Admittedly, the 2015 Ohio State class is a tough one to evaluate at this point. Of the 27 commits they had in 2015, only 4 saw any action this year and their 89 combined snaps became the lowest total snap count of any freshman class.  The Buckeyes’ depth chart was loaded with upper classmen in 2015, particularly on offense. Given the limited opportunities for Ohio State freshmen this season, we’ll give the 2015 class an “incomplete” for now.

Top performer: Denzel Ward (0.3)

Player Total Snaps Played
 Isaiah Prince 37
 Damon Arnette 29
 Denzel Ward 21
 Jerome Baker 2
Total 89

 

Texas

Original rank: 9th
PFF rank: 40th

There were 16 different freshmen that saw action for the Longhorns in 2015, totaling 5,369 snaps, the most of any freshman class in the nation. When relying on that many first-year players, there will typically be some big successes, as well as some significant struggles. On the positive side of things, left tackle Connor Williams (+11.7) had a very impressive freshman campaign, finishing as the highest-graded freshman tackle in the nation. Williams led his peers in both run block and pass block grade, and didn’t surrender a single sack all season. Patrick Vahe (-21.2) didn’t find quite as much success in his college football debut, earning the lowest grade of any freshmen guard in 2015. Other than Williams, running back Chris Warren III (+2.0) was the best freshman contributor on offense for Texas, averaging 4.0 yards after contact per attempt, the second-highest rate among freshman running backs. On defense, cornerbacks Davante Davis (+3.0) and Holton Hill (+1.8) each had solid first years, however fellow freshman corner Kris Boyd (-7.4) did not fare as well, ending the season with the second-lowest coverage grade in the nation among freshmen at his position. Linebacker Malik Jefferson (-1.3), the top recruit for the Longhorns in 2015, finished strong after a slow start to the season, ending the year ranked second among freshman linebackers in both run stops (23) and total pressures (13).

Top performer: Connor Williams (+11.7)

Player Total Snaps Played
 Connor Williams 778
 Holton Hill 708
 John Burt 705
 Malik Jefferson 645
 Patrick Vahe 585
 Davante Davis 482
 Anthony Wheeler 334
 P.J. Locke III 234
 Kris Boyd 201
 Charles Omenihu 191
 Chris Warren III 176
 Breckyn Hager 136
 DeShon Elliott 85
 Ryan Newsome 45
 DeAndre McNeal 43
 Kirk Johnson 12
 Jay Harper 9
Total 5,369

 



Vinnie joined PFF as an analyst in 2015. College football will be his primary focus throughout the season.

  • utesby5

    I always laugh at nonsense like this. For example, Ohio State had lots of seniors, who will be high NFL draft picks that having an incoming freshman play in their place was highly unlikely.
    Of course they only looked at a certain percentage of top recruiting classes because had they looked at all the recruiting classes they may have found a school other than a P5 school who had an overachieving incoming class…that would not have been the story they wanted to tell.

  • Framoka

    Silly! Many teams redshirted their 2015 stud recruits because they had good depth at those respective positions.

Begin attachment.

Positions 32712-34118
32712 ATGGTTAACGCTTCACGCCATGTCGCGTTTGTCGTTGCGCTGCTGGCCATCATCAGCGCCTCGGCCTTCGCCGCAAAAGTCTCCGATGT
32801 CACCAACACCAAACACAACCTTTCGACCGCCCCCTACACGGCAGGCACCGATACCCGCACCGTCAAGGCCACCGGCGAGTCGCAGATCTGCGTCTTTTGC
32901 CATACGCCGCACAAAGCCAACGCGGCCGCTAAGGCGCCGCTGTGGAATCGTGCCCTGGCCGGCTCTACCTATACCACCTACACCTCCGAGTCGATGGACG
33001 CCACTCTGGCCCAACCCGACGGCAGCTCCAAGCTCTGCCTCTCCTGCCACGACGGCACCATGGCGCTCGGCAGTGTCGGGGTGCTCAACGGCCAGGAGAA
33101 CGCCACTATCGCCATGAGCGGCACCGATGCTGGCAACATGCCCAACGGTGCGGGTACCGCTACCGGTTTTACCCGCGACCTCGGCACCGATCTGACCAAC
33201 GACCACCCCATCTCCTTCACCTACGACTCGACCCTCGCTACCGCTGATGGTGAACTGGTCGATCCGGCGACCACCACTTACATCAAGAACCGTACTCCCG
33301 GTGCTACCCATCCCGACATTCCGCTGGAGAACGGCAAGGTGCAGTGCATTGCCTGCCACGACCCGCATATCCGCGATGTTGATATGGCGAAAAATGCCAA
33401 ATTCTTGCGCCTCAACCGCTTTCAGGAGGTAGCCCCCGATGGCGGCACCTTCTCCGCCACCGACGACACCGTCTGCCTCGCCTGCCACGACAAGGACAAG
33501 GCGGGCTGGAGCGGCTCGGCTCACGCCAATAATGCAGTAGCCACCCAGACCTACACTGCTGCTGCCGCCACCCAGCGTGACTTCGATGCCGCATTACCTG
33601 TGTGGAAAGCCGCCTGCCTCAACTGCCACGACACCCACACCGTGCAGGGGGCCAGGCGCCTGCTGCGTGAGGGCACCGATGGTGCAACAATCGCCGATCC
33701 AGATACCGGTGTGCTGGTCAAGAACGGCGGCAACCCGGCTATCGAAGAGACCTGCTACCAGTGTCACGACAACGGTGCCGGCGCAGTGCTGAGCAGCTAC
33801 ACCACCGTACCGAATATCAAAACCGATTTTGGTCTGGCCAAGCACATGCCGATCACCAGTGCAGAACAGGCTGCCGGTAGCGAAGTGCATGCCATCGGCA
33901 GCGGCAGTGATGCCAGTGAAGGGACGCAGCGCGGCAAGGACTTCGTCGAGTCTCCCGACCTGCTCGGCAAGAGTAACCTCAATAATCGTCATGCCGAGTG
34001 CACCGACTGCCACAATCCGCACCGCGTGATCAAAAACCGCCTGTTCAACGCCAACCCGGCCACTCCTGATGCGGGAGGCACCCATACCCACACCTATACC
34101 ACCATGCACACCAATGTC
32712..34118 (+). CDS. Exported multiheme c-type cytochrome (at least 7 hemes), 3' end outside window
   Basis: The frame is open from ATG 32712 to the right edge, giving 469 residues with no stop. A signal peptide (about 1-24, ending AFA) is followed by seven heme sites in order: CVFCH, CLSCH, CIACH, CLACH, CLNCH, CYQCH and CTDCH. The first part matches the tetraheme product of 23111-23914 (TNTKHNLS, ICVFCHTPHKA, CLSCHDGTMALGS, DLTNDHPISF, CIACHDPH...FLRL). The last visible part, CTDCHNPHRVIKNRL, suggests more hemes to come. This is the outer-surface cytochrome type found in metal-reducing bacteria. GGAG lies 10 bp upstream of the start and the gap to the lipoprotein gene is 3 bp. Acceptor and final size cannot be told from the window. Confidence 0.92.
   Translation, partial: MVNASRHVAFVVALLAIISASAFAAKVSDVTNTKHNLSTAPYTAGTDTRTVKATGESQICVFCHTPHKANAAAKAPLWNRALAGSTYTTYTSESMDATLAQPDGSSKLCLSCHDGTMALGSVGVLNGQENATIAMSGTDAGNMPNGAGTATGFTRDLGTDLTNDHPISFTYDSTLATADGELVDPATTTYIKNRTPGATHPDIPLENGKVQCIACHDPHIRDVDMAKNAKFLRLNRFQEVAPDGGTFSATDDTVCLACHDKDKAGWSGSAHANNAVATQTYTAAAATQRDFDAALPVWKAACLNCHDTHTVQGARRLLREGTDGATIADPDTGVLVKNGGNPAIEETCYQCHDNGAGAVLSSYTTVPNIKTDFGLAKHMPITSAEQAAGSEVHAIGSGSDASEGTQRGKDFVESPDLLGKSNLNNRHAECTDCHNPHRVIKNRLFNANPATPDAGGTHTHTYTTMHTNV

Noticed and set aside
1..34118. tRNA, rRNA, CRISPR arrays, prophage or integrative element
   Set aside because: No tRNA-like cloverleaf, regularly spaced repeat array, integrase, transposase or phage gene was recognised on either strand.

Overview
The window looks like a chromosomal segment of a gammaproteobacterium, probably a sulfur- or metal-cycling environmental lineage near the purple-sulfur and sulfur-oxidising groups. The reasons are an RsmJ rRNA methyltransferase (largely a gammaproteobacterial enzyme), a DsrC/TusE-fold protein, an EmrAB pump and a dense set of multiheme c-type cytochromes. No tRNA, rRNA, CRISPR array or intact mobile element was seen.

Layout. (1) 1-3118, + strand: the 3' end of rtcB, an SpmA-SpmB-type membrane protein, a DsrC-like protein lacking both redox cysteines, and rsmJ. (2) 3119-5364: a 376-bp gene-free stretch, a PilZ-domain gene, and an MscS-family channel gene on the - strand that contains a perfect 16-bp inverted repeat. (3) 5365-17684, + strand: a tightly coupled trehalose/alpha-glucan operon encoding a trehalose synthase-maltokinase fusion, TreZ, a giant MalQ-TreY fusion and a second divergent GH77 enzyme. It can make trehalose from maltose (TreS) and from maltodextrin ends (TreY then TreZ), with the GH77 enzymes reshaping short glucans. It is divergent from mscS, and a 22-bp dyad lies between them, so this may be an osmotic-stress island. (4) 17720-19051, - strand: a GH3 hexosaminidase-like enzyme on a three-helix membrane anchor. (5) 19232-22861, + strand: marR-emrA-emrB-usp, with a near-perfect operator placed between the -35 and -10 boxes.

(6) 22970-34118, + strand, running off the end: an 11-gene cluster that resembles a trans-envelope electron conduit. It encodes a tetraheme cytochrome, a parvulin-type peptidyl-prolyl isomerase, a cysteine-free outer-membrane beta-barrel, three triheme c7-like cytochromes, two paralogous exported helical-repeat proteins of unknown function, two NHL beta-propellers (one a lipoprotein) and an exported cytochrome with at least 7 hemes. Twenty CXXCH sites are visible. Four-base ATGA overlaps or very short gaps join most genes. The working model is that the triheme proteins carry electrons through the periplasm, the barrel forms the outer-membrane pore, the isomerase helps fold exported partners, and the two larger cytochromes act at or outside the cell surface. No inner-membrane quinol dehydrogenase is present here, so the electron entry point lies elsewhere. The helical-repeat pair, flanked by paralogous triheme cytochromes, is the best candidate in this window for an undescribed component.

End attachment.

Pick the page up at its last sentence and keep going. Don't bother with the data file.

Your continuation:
• crosseyedlemon

    If every college had equal resources (financial and otherwise) to devote to recruiting then you might be able to make some meaningful assessments but that is not the case.

  • Enrique

    Poooooooor Aggy writer is butthurt.

  • bchurchin

    ummmm. would love to see your rating system, and I guess how “freshman all-american” (per ESPN) and “lowest rated freshman guard” (per you) go hand in hand. And then each conference rates this as well. Interesting how you throw on a walk on TE into your assessment, but not the starting Texas punter…

    The conference thought this of those freshmen
    Both Jefferson and Williams, along with Vahe, were previously selected to the ESPN.com True Freshman All-American Team. All three players were named to the honorable mention All-Big 12 team, along with three other true freshmen, CB Davante Davis, P Michael Dickson and CB Holton Hill. Jefferson was selected Big 12 Defensive Freshman of the Year.

    Without wasting any more of my time on this, final stat to look at: Malik Jefferson was injured at the end of the year last year, and compiled the majority of his stats at the beginning of the year. Yet…you say he had a “strong finish.”

    These kinds of things don’t bring much validity to an article that cut and pastes a spreadsheet. Just saying.

  • Horns20

    Why is it that Pro Football Focus, who is usually so good at these type of things let a biased writer choose this ranking. Aside from Daylon Mack and Christian Kirk, there were no Freshman who deeply impacted the season. Meanwhile you rank teams like Clemson, Tennessee, and Texas who all had Freshman that dominated, in the bottom half. I don’t understand why Patrick Vahe was rated so low after being voted a Freshman All American, starting every game he wasn’t injured in, and showing improvement against Power 5 schools. Meanwhile you say Jefferson improved yet his best 3 games were arguably weeks 1 (Notre Dame), 2 (Rice), and 6 (OU). Meanwhile you claimed that there were actually Players and Teams that did better than Khalil Mackenzie and Mitch Hyatt? Those are some of the Best players in the nation not just the Best freshman. Article is inconsistent and y’all usually do such a great job with these things, this is just surprising